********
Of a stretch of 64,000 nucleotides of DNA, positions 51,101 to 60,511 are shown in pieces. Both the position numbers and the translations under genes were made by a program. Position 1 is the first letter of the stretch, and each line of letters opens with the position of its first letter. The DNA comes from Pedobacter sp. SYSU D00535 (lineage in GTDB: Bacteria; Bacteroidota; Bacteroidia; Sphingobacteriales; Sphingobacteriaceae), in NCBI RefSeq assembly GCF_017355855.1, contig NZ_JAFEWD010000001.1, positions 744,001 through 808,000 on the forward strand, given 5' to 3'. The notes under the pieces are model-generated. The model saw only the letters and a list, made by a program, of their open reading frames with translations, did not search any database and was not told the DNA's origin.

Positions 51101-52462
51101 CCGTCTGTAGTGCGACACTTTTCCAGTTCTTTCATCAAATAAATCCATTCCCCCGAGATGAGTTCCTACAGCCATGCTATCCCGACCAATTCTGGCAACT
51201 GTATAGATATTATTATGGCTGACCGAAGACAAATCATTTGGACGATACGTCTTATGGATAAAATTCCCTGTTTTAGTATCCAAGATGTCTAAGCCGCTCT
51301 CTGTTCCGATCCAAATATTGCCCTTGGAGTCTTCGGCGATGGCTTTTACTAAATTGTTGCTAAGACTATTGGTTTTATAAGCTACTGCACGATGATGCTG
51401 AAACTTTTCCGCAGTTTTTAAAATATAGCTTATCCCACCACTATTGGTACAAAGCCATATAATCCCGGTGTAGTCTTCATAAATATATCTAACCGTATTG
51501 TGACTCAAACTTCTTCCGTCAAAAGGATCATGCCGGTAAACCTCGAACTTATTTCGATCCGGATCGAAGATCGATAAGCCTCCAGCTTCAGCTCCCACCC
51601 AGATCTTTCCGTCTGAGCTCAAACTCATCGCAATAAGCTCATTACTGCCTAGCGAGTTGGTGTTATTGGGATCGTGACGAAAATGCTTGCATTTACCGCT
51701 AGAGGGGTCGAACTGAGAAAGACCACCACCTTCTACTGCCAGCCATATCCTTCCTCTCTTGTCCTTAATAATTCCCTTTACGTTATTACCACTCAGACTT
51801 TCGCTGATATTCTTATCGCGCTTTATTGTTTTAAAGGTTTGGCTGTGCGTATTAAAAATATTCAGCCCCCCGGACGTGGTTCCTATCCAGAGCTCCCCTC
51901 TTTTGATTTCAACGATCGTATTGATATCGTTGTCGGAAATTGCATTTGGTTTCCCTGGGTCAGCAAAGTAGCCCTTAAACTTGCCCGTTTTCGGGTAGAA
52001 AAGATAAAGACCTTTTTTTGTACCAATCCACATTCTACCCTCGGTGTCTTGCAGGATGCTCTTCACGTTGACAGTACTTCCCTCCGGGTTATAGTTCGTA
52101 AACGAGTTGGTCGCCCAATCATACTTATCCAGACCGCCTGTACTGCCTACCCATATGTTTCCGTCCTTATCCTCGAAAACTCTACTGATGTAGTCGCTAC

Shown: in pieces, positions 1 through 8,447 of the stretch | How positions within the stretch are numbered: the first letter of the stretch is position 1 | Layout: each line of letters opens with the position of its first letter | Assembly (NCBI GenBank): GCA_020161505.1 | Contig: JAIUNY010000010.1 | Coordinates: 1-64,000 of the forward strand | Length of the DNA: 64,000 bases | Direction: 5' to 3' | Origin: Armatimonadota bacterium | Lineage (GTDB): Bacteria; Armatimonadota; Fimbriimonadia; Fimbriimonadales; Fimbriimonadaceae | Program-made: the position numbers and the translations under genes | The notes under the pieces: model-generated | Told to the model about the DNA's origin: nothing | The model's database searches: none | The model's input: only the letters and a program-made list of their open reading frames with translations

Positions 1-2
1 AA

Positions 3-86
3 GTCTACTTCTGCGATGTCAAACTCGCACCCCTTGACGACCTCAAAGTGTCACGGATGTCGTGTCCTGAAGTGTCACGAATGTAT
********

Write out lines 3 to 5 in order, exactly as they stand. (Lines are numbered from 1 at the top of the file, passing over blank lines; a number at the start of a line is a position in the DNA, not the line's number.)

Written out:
51101 CCGTCTGTAGTGCGACACTTTTCCAGTTCTTTCATCAAATAAATCCATTCCCCCGAGATGAGTTCCTACAGCCATGCTATCCCGACCAATTCTGGCAACT
51201 GTATAGATATTATTATGGCTGACCGAAGACAAATCATTTGGACGATACGTCTTATGGATAAAATTCCCTGTTTTAGTATCCAAGATGTCTAAGCCGCTCT
51301 CTGTTCCGATCCAAATATTGCCCTTGGAGTCTTCGGCGATGGCTTTTACTAAATTGTTGCTAAGACTATTGGTTTTATAAGCTACTGCACGATGATGCTG